Soup doesn’t mind if you spend time with your holiday guests while it simmers, which makes it the perfect offering when gathering with family and friends. Here, Dishing Up® Oregon author Ashley Gartland shares her Christmas soup tradition of the French onion variety—hearty and full of flavor on a chilly winter night.

French onion soup. Photo © jeffreyw

Years ago, I had the pleasure of working as a waitress at a tiny French-inspired café. It wasn’t a particularly charming place; rather, it was a bare bones restaurant nestled into the corner of an art gallery on my college campus in Eugene, Oregon. Diners placed their orders at the counter, then walked down a ramp to a sunken dining room filled with cookie-cutter tables and chairs. And, though there were rich, Cabernet-colored walls and pleasant streams of music filling the air, it wasn’t idyllic in the least.

But the food was sturdy and solid — good French cuisine with a Northwest twist that attracted many regulars to the café, myself included. I had many favorites on the menu but the dish that I remembered years down the road was the chef’s French onion soup. It was so seductive that I snuck a little taste of it nearly every time I was on shift and wandered through the kitchen to pick up an order.

I finally got my hands on the recipe when I wrote my cookbook, Dishing Up® Oregon. After that, I made sure that soup had a special place at my family table. Today, we make it when the weather turns cold for all sorts of special celebrations and occasions. And, because a soup course has always been part of my family’s holiday tradition, we always make it on Christmas Eve.

My whole family enjoys the full-bodied flavor of this aromatic soup so much that we’ve stopped trying other recipes and made it the only soup we serve on Christmas Eve. But what I love most about the recipe is that it is the sort of dish that gives you the excuse to stay home, sit by the fire and enjoy the company of friends and family while dinner simmers away on the stove. More than any dish I could serve, that’s truly what the holidays are about.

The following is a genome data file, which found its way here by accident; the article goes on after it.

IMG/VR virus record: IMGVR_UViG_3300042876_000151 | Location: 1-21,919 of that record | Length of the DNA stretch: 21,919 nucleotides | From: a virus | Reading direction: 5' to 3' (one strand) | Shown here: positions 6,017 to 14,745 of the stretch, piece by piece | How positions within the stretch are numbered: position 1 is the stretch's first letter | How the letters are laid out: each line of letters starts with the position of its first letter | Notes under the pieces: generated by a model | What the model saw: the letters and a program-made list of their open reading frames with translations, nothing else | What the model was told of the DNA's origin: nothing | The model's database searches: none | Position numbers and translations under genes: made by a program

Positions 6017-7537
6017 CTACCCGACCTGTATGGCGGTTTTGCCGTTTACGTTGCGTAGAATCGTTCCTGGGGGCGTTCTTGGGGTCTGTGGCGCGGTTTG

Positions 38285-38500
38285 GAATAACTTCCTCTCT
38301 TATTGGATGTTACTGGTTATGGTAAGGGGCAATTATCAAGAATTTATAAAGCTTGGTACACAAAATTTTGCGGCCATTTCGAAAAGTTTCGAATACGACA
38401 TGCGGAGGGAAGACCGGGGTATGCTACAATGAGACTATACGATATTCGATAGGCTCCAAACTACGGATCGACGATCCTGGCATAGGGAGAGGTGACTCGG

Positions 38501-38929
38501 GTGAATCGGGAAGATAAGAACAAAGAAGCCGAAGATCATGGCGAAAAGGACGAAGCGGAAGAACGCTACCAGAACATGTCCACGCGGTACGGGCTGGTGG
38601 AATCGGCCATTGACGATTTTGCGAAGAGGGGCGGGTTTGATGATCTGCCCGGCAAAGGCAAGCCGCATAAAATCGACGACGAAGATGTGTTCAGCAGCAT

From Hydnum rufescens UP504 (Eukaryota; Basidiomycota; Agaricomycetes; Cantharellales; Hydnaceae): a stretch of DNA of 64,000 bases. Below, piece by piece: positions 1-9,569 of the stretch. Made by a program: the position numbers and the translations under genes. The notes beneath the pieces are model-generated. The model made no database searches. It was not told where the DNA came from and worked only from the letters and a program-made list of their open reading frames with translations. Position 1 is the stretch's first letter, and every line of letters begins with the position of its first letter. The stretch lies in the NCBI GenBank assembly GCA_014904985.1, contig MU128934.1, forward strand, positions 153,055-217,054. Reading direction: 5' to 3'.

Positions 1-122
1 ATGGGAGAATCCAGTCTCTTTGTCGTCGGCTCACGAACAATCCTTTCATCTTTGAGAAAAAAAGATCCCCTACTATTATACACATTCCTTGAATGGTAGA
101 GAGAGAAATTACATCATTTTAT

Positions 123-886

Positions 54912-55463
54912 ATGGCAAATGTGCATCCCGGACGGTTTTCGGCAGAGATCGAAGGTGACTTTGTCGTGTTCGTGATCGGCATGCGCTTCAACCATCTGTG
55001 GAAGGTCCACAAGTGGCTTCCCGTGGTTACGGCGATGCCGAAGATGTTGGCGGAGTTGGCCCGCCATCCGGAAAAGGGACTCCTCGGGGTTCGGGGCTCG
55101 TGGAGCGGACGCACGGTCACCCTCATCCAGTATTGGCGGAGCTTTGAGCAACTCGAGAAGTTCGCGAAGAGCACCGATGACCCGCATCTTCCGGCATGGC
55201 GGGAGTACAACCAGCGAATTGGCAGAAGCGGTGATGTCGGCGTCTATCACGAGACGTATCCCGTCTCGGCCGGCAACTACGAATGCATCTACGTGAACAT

French Onion Soup

Eugene’s venerable Marché restaurant serves this aromatic soup without fail each fall, thus satisfying the appetites of locals who have waited all year for its return. When making this soup at home, caramelize the onions slowly; don’t brown them, as browned onions can quickly become crispy, bitter, and undesirable. A homemade or high-quality purchased beef broth delivers the full-bodied flavor desired of this classic French dish.

6 servings

3 tablespoons unsalted butter
1 tablespoon extra-virgin olive oil
1½ pounds yellow onions (about 5 medium onions), peeled and sliced into thin rings
1 teaspoon salt, plus more for seasoning
¼ teaspoon sugar
3 tablespoons all-purpose flour
2 quarts beef broth, preferably homemade
½ cup dry white wine
2 teaspoons fresh thyme
Freshly ground black pepper
12 thinly sliced baguette rounds, toasted
2 cups coarsely grated Gruyère cheese
¾ cup coarsely grated Parmesan cheese


  1. Warm the butter and olive oil in a medium heavy-bottomed saucepan over medium-low heat until the butter melts. Add the onions and cook, covered, for 15 minutes. Uncover the saucepan and raise the heat to medium. Stir in the salt and sugar. Cook the onions, stirring frequently, until they have caramelized and turned golden brown, about 30 minutes longer. Sprinkle the flour over the onions, and cook, stirring constantly, over medium heat for 1 minute longer. Remove the saucepan from the heat.
  2. Meanwhile, bring the beef broth to a boil in a large pot. Combine the onions with the boiling broth. Add the wine and thyme. Simmer the soup, partially covered, until rich and deeply flavorful, about 35 minutes. Salt and pepper to taste.
  3. Preheat the oven to broil. Ladle the soup into six-oven-safe bowls or crocks. Top each bowl with 2 baguette rounds and a generous layer of the Gruyère and Parmesan. Heat the bowls briefly under the broiler until the cheese bubbles and browns, about 5 minutes. Remove the bowls from the oven and serve immediately.

Recipe excerpted from Dishing Up® Oregon © 2011 by Ashley Gartland. All rights reserved.

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